Four ways to be exact.
Here’s why you should unearth one of your favorite novels and give it a second, or even third, go around.
1. Relive the magic
A good book never falls short of magic, no matter how many times our oily fingers have rubbed against its enchanted pages. Whether you’re circling a novel a few months later or even years after your initial read, the world you left inside those pages has only expanded by the time you revisit it’s rough and torn streets or white sand beaches. Magic never dies.
2. Discover a fresh perspective
It’s easy to take on a point of view the author has set out for us when we begin reading a new book. Often times, there is no other way to read a tale when we’re discovering a new universe, but once you’ve gotten your feet wet, how about dipping your fingers in next? Seeing the story through the eyes of a separate character or through a new lens you’ve placed on yourself will open the doors of detail. You will be sure to experience something new that you didn’t catch before when you couldn’t pull your eyes away from the page.
3. Fall in love with a new character
Remember that main character that tugged on your heart strings when you were only three sentences deep? Forget about them. Being conveyed by any character is one reason why a novel becomes a favorite, but try to disconnect yourself from the character that you found to be the most engaging and grab the hand of the character that was only present for one chapter or the character that racked your brain with annoyance. You never know, you may find a bit of yourself in the character you placed on the back burner.
4. Become a conversationalist
I have dreams of meeting a person in a quaint teashop decorated with huge, colorful, worn couches that don’t lack an ounce of comfort. The person in my dreams is reading my favorite novel and I have the confidence to sit down and spark up a conversation with said person. I plan to talk in depth about the whimsical fairy tale that is unfolding in the pages before them, but in depth conversations are made up of an endless amount of knowledge and a thirst to gain more knowledge. We won’t just speak about the overall theme of the book, but we will dissect the unspoken truths of it. Allow yourself that reread, so you too can revel in the chatter and charm of your favorite tale of fiction or non-fiction.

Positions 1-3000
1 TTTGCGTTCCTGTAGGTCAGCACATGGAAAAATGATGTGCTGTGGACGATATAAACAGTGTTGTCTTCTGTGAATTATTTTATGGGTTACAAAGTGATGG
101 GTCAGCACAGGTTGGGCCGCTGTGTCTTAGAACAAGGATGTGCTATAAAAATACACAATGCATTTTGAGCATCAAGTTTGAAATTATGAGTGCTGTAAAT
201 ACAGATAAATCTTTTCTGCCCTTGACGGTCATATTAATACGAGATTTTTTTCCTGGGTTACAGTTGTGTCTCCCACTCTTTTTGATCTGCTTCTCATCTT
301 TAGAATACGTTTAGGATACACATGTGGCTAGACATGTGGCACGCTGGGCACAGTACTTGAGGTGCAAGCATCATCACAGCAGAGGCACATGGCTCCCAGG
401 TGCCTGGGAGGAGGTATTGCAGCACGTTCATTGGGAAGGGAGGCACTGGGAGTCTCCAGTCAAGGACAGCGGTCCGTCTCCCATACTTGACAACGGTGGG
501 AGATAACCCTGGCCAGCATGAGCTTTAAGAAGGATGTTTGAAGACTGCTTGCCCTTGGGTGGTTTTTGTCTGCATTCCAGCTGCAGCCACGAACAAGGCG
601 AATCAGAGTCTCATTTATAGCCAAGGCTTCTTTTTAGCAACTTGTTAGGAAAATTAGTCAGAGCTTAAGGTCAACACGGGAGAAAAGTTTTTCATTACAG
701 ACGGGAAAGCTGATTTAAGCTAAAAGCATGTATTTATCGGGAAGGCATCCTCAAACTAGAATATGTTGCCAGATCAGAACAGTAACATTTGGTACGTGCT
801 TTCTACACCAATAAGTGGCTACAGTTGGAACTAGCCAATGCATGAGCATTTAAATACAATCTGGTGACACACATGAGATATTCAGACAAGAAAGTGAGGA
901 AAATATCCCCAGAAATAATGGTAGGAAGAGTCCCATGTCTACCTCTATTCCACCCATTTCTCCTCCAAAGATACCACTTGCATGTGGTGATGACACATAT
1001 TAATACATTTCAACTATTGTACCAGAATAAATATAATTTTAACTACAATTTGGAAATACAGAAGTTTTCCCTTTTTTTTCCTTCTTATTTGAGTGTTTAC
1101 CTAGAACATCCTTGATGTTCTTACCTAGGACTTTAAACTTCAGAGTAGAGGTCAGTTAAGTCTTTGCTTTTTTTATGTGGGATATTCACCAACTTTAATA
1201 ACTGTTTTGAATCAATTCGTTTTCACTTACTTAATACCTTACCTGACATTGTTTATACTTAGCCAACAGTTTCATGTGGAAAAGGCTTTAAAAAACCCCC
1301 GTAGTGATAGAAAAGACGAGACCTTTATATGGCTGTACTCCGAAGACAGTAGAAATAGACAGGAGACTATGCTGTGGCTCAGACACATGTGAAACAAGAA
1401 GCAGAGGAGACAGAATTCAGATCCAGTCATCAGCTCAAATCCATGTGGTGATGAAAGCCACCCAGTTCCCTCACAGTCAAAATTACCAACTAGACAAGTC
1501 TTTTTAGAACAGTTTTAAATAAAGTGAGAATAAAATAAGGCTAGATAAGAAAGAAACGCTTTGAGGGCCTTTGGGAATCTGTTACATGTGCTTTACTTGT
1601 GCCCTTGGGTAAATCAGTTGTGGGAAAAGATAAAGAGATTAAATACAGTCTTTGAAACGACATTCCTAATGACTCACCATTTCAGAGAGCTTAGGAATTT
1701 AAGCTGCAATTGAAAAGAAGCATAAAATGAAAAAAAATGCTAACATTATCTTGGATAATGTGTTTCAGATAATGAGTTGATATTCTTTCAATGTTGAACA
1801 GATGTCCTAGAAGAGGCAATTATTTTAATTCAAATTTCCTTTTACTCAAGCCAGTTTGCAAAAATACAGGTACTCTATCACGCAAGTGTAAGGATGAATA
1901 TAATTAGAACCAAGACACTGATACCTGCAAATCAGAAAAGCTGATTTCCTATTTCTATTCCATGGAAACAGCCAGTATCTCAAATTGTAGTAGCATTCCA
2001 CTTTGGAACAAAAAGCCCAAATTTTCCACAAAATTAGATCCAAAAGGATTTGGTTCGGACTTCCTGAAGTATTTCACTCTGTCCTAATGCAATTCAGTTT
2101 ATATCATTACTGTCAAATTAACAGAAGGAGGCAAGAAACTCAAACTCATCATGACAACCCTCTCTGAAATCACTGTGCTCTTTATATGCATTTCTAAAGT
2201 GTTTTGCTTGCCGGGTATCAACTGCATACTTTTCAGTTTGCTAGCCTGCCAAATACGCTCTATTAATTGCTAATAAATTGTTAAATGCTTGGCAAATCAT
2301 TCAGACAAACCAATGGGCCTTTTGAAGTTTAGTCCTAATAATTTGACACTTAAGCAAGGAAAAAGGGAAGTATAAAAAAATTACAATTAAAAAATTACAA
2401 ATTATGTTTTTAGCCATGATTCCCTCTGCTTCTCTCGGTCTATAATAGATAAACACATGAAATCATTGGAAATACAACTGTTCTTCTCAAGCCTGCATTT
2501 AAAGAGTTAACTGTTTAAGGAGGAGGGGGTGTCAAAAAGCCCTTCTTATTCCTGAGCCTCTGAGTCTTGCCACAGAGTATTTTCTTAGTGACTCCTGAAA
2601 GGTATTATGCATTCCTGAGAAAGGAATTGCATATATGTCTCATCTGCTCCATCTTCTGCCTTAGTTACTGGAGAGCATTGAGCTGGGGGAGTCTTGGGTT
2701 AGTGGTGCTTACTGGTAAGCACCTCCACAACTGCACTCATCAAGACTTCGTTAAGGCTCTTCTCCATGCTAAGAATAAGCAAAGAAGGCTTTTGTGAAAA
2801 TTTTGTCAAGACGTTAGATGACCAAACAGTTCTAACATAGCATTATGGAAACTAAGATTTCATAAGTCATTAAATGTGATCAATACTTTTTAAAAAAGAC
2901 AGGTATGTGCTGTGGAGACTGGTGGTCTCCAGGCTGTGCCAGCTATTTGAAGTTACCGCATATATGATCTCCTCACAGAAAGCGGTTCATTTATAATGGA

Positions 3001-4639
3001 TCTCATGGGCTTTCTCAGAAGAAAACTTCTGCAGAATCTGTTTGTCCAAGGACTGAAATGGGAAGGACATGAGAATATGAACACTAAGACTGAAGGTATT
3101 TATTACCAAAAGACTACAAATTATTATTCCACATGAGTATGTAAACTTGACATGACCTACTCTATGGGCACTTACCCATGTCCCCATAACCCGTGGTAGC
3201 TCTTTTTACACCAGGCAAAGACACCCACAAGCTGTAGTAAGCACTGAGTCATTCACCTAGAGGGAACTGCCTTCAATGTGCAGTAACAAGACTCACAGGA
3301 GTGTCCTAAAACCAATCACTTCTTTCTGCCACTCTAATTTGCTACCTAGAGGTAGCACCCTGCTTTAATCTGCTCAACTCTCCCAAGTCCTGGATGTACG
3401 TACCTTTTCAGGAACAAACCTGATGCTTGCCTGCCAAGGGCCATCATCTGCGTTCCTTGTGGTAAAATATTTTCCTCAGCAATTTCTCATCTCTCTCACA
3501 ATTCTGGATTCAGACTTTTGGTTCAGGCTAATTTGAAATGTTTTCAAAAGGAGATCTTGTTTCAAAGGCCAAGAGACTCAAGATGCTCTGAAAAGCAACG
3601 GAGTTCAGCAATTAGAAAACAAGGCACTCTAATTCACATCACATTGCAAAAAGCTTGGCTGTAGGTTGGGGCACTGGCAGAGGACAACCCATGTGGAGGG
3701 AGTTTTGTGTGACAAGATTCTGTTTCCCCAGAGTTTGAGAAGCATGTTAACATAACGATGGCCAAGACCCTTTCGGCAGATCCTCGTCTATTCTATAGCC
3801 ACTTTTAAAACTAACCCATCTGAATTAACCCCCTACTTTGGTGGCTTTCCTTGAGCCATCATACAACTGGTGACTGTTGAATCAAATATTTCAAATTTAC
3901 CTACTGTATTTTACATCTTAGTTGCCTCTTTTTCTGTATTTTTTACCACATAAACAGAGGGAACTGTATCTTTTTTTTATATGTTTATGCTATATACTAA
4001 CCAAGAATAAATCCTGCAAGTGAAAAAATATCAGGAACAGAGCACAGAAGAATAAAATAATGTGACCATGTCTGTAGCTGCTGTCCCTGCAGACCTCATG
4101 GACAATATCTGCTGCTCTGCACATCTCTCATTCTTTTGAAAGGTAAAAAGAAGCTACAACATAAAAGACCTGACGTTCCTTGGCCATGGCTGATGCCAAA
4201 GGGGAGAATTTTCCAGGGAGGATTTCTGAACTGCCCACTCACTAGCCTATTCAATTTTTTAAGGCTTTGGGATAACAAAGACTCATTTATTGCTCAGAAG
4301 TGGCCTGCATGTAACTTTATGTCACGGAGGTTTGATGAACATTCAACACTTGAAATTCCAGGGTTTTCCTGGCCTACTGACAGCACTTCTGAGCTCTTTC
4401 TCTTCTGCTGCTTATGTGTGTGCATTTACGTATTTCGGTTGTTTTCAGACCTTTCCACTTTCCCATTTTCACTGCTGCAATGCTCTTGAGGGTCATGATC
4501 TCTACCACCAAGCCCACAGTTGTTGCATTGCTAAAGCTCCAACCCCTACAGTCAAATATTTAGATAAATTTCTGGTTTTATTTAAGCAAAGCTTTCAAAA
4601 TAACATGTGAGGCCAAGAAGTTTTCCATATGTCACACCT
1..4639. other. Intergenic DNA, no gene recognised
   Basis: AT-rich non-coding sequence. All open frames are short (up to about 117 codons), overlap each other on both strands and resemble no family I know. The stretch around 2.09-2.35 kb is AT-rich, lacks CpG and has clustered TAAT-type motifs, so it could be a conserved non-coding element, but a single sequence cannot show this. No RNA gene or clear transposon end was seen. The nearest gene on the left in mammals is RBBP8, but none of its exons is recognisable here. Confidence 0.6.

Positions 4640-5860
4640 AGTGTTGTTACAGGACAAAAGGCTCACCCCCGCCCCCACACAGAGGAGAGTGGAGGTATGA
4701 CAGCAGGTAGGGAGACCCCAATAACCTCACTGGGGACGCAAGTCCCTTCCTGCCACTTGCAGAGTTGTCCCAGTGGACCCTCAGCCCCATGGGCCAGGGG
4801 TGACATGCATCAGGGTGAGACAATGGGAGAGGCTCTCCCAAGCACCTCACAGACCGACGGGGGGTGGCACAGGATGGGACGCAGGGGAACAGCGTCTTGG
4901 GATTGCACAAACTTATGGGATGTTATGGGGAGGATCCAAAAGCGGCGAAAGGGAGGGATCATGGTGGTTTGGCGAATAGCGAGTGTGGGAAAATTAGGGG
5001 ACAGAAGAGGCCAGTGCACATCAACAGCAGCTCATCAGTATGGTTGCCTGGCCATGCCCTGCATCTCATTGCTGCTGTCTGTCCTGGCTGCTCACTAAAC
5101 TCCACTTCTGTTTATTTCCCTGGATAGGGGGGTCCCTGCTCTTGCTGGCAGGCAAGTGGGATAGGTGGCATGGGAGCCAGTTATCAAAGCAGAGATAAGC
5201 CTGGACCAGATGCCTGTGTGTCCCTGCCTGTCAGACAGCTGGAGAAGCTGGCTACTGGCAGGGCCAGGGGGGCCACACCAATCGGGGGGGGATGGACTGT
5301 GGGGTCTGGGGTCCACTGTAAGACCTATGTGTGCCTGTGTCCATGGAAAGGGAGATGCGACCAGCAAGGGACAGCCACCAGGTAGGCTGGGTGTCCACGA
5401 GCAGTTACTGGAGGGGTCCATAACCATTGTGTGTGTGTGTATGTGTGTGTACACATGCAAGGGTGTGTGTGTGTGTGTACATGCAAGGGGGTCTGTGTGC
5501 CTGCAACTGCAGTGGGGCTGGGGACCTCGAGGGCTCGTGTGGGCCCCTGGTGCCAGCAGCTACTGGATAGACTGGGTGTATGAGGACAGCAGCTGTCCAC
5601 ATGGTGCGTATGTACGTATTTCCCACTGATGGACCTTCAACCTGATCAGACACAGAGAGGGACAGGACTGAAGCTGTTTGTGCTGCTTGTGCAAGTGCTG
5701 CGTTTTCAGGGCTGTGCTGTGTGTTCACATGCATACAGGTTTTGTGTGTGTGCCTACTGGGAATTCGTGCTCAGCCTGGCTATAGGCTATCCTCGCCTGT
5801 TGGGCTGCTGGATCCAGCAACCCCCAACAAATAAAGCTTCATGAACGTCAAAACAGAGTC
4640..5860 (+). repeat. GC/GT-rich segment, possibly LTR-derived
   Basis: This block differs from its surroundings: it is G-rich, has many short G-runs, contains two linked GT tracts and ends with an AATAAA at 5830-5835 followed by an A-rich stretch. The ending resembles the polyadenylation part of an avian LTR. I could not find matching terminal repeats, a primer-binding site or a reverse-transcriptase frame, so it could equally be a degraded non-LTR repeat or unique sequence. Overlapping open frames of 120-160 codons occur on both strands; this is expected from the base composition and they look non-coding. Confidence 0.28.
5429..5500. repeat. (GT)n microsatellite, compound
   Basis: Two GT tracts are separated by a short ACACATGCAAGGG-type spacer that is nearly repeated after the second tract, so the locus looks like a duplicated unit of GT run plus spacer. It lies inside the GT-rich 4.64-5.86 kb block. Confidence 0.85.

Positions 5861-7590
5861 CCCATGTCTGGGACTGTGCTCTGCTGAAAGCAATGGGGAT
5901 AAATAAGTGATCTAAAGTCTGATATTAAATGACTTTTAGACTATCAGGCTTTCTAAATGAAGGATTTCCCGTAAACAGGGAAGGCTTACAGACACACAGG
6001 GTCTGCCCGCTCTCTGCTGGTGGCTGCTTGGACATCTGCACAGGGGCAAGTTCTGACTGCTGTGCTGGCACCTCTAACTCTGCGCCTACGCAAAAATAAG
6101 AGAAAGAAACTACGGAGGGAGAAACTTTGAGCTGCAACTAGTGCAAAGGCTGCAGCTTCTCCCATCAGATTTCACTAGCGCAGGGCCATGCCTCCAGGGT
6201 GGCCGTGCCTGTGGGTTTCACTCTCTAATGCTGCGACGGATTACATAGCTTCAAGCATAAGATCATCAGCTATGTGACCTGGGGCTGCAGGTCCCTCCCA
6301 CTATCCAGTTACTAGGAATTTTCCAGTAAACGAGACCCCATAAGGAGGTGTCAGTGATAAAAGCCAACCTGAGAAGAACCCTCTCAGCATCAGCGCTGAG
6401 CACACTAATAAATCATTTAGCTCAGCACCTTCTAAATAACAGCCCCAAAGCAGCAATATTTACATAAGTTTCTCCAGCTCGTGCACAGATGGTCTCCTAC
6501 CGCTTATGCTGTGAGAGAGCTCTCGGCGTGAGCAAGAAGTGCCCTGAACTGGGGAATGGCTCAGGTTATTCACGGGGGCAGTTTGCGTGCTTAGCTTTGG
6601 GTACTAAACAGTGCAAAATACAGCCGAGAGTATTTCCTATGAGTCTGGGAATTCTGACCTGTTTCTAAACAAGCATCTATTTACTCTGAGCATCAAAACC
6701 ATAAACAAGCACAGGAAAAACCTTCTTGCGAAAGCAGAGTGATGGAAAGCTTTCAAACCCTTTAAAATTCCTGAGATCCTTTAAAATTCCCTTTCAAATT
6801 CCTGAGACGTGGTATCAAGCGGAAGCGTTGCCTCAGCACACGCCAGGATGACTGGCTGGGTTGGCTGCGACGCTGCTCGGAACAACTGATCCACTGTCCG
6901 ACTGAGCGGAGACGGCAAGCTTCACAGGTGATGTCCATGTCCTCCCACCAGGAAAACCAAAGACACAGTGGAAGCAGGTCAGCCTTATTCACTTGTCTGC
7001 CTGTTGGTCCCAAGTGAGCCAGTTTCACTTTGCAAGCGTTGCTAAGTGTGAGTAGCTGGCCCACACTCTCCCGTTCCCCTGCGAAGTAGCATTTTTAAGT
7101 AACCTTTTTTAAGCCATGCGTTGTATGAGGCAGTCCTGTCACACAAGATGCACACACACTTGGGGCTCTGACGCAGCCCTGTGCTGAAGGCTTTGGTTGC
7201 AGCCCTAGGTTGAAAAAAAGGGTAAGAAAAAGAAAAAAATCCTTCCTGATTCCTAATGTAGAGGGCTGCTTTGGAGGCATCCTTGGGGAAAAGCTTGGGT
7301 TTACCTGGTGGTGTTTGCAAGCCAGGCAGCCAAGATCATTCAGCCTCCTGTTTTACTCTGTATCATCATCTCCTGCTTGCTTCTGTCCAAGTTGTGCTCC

She gripped his hand a bit tighter as they picked up their pace. Time was slowly creeping over the horizon. But, she wasn’t concerned with time. Her fingers molded perfectly between his and she couldn’t help but stare at his knuckles. The complexion of his skin fascinated her. It was deep and rich like the skin of a ripe cherry; her skin paled in comparison. The wrinkles on his knuckles became a story her eyes indulged in. She followed each crease with slow intent, making sure to remember every detail with hopes of knowing when the story would climax and when it would end. Trapped in a memorizing tale of love, she continued by his side blindly.
Abruptly, he stopped and seconds later, she too. She asked what was going on as he gazed on towards the horizon. Silent, he remained in his stance. She asked again. This time, he pulled his hand away and turned to look at her. The glaze of his eyes alarmed her, and with fears of his response, she quickly hushed the portion of her mind that said trouble was coming. He began to mumble. Impatiently, she demanded that he speak up. With hesitation, he explained how he wanted her to wait in this spot while he crossed the path alone. Unsure of his request, she asked why. With a mouth full of sweet words, he explained that he needed to make sure the path was safe before continuing to travel it together. She agreed. He smiled. She grinned. He carried on forward without her and she watched as he slowly took each step before him.
Suddenly, his request made her question his reasoning. The path was clear from what she could see. Whose safety was in question?
The sky was blanketed with hues of purple and pink clouds as the darkness began tucking in the sun. She finally realized that time was present.
She moved her focus back to him. He had made it across the path and he stood there, motionless. She called to him. She wanted to know if things were suitable for her in order to cross. Once again, she noticed the glazed look he gave her once before.
She called for him once more and her voice cracked with desperation. She wanted him to answer, but she knew his voice would never be heard again. He turned away from her and hurried ahead. For the seconds that followed, her heart sunk down to her rotting knees. Time was merely a concept as she watched his abandonment in slow motion. Filled with a heating rage, she began to run after him, but she didn’t seem to make it as far as she had hoped.
Under the sun, the earth which had once graced the soles of her feet was cool dry dirt. Yet, under the moon, her feet disappeared in the quick sand that was dragging her under.
She screamed for him. He was becoming a blur to her poor vision, but she knew he was still there. She screamed louder, but she knew he would never save her.
She was his climax. She was the ending.